Security researchers recently discovered a new ransomware strain called ThiefQuest targeting macOS users.
What is special about ThiefQuest?
Dubbed as ThiefQuest, the new ransomware strain encrypts the victim’s files and installs a reverse shell and keylogger. Moreover, it steals cryptocurrency wallet-related files from the hosts. These additions make it different from other ransomware strains.
- Researcher Patrick Wardle discovered keylogging and backdoor code in the new ransomware strain which separates it from most other strains.
- The ransom note left behind demands for $50 from the victim which is an unusually small ransom demand. Moreover, it does not provide any email address to contact the operators for ransom payment.
- Also, Wardle found that the decryption routine present in the malware was never executed, meaning it was already broken.
- This indicates that ransomware functionality was only a distraction to hide its true intention of exfiltrating sensitive user data.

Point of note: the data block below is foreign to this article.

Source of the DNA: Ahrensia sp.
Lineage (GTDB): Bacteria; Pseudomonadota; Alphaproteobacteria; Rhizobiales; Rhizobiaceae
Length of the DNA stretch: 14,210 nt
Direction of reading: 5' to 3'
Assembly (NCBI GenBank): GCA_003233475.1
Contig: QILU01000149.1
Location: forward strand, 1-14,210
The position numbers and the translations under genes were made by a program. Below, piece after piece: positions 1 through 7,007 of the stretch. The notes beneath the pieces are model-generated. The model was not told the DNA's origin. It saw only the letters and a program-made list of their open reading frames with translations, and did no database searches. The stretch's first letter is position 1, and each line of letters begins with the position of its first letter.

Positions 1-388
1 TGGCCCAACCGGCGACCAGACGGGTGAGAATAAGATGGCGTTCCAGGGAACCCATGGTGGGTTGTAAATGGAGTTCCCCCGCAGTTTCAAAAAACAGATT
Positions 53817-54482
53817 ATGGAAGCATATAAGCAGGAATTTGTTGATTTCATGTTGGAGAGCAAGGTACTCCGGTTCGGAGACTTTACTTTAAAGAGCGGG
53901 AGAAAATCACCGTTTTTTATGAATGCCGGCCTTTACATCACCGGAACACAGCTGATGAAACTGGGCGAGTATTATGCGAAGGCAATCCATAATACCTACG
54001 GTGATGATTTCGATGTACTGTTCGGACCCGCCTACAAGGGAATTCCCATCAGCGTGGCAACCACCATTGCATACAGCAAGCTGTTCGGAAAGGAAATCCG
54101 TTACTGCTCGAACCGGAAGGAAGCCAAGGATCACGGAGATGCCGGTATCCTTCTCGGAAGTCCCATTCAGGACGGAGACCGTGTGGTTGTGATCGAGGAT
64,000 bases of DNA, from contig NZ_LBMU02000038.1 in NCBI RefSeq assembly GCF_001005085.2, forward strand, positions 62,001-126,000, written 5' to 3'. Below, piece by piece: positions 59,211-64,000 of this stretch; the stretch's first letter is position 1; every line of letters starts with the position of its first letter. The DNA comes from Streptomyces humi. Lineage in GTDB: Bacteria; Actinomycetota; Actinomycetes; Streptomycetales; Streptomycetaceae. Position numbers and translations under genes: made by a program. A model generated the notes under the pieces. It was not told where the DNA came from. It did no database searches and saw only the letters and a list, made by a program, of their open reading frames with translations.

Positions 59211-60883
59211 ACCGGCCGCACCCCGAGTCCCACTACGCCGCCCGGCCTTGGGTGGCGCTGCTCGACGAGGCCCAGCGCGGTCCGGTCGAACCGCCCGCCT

- It includes a Python script that looks for for files with certain extensions, such as .pdf, .doc, .jpg, etc in the /Users/ folder
- The ransomware is in distribution since the beginning of June 2020.
- The propagation is through a pirated macOS software uploaded on online forums and torrent platforms.
- The ransomware has been spotted hidden inside a software package known as Google Software Update.
- Samples have been found in a pirated version of a popular DJ software Mixed In Key and inside the macOS security tool - Little Snitch.
- Furthermore, there are possible apps that are leveraged to distribute EvilQuest.
Stay safe but how?
- Stick to trusted third-party developers, along with the official Mac App Store.
- Maintain a reliable set of data backups.
This is the third ransomware found specifically targeting macOS devices, after Patcher and KeRanger. Although ransomware strains aimed at macOS users are not too ubiquitous, instances like these keep popping up from time to time. Hence, macOS users are advised to follow strict security etiquettes to avoid being targeted by such threats.